Things I learnt from The Boy and the Beast: good voice-acting is important

The Boy and the Beast is a Japanese movie about a human boy who ends up in the parallel beast kingdom and grows up there.


In this post, I’m not going to talk much about the movie plot (so no important spoilers. You’re welcome). What I’m interested in is actually the long-standing sub VS dub debate.

Sub? Dub? What’s that?

Subtitled (sub): everyone in the movie still speaks in Japanese, but there are English subtitles on the screen so people can understand what they’re saying.

Dubbing (dub): instead of Japanese, everyone in the movie speaks in English.

There are pros and cons for each side, but I’m firmly on the sub side. Not only because I’m trying to learn Japanese, but some things just don’t translate well into another language.

For example.

In the movie, Ren (the boy with mochi in his hair) refuses to reveal his name to Kumatetsu (the beast that looks like a shaggy bear), but does reveal that he is nine-years-old. Kumatetsu works with what he has and names Ren “Kyuuta”, basically nine (kyuu) + generic name suffix.

After an eight year timeskip, the Japanese version of the movie (or so I’ve heard), revisits this when Kumatetsu jokes that they could call Kyuuta “Jyuunanata” (Jyuu-nana = 17). The English version doesn’t bother (I think?). And that’s good. If they tried, that throwaway line would just turn from a lame dad joke into a ‘what the…’ moment.

Of course, not all dubs are bad. In fact, dubbing can sometimes make things even better. Axel from Kingdom Hearts comes to mind. The thing about Axel is that he really, wants people to remember his name. So after he introduces himself, he follows up with his catchphrase. In Japanese, the catchphrase translates loosely into “Committed it to memory?”, which is still pretty cool, but the English dub gives us the appropriately catchy: “Got it memorized?”.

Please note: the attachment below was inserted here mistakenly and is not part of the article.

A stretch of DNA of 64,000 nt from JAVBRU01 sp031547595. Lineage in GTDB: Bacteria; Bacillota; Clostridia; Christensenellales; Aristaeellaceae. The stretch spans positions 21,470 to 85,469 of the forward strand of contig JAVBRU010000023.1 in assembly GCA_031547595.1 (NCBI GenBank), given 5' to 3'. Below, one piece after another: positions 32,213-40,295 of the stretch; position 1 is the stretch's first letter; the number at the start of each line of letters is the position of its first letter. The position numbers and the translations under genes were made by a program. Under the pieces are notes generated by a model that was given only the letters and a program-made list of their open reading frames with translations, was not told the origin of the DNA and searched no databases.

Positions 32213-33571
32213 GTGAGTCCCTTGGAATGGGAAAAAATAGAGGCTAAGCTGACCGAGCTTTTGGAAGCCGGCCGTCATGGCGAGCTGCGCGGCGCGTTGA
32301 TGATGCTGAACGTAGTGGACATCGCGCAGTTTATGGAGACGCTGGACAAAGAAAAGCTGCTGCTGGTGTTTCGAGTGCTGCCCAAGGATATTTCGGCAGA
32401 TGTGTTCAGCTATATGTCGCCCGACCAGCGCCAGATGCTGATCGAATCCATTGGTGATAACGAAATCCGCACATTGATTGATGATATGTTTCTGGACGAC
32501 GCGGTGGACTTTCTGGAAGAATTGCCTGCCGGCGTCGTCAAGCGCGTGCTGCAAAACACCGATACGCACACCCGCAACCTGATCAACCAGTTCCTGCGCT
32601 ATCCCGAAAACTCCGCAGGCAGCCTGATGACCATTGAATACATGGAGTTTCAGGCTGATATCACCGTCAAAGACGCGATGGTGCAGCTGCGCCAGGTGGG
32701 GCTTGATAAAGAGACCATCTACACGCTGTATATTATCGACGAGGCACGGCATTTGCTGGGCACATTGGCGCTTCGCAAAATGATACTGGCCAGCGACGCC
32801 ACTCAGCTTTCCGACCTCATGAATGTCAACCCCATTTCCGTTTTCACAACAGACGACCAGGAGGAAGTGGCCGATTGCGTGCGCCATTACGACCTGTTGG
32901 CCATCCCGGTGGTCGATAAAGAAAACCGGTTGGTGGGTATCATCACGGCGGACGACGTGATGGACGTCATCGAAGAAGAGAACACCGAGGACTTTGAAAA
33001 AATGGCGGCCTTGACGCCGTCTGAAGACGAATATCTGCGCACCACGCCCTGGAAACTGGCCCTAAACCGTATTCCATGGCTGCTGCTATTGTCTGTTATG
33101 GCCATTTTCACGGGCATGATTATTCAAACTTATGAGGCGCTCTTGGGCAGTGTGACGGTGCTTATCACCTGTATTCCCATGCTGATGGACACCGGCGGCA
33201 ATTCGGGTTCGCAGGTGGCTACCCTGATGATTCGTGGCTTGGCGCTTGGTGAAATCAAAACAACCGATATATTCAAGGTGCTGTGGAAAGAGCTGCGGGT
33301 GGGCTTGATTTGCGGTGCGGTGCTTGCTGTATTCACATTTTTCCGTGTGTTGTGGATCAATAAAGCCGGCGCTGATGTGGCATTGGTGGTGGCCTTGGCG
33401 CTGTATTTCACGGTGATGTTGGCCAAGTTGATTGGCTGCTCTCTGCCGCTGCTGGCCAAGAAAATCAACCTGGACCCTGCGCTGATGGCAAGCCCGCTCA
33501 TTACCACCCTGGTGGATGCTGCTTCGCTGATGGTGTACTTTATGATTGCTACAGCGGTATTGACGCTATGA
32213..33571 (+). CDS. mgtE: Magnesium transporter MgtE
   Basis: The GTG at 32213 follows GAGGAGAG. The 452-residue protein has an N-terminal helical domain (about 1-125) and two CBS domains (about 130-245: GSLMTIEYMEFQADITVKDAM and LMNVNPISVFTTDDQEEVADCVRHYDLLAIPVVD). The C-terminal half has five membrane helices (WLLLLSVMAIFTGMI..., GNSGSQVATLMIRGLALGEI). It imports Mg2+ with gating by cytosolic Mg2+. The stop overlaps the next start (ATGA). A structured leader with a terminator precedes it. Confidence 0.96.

Now, back to the original reason for this post: voice-acting.

When I watched this movie in the cinema, I was told that the movie would be subbed (original voice actors in Japanese + English subtitles).

They lied.

Everyone talked in English.

I was pretty horrified, but I couldn’t just walk out of the cinema, so I stayed. And it actually wasn’t that bad. There were some parts that sounded a bit odd (but only if I compare it to how it would sound like in Japanese). Overall, it was good enough that I could actually focus on the movie.

After I left the cinema, this got me thinking. We went into the movie for the story (the cake), and voice-acting is just one of the extra things that comes along with it (the icing), but it still contributes to the overall experience. Just like how you don’t need good grammar to have a good story, but it helps if your readers don’t need to reread the same sentence ten times because it’s written so badly no one can tell what the sentence is supposed to say.

Long story short, after watching The Boy and the Beast, I learnt that even the little things (like grammar and good voice-acting) matter.


Posted on March 10, 2016, in Writing and tagged , , , , . Bookmark the permalink. Leave a comment.

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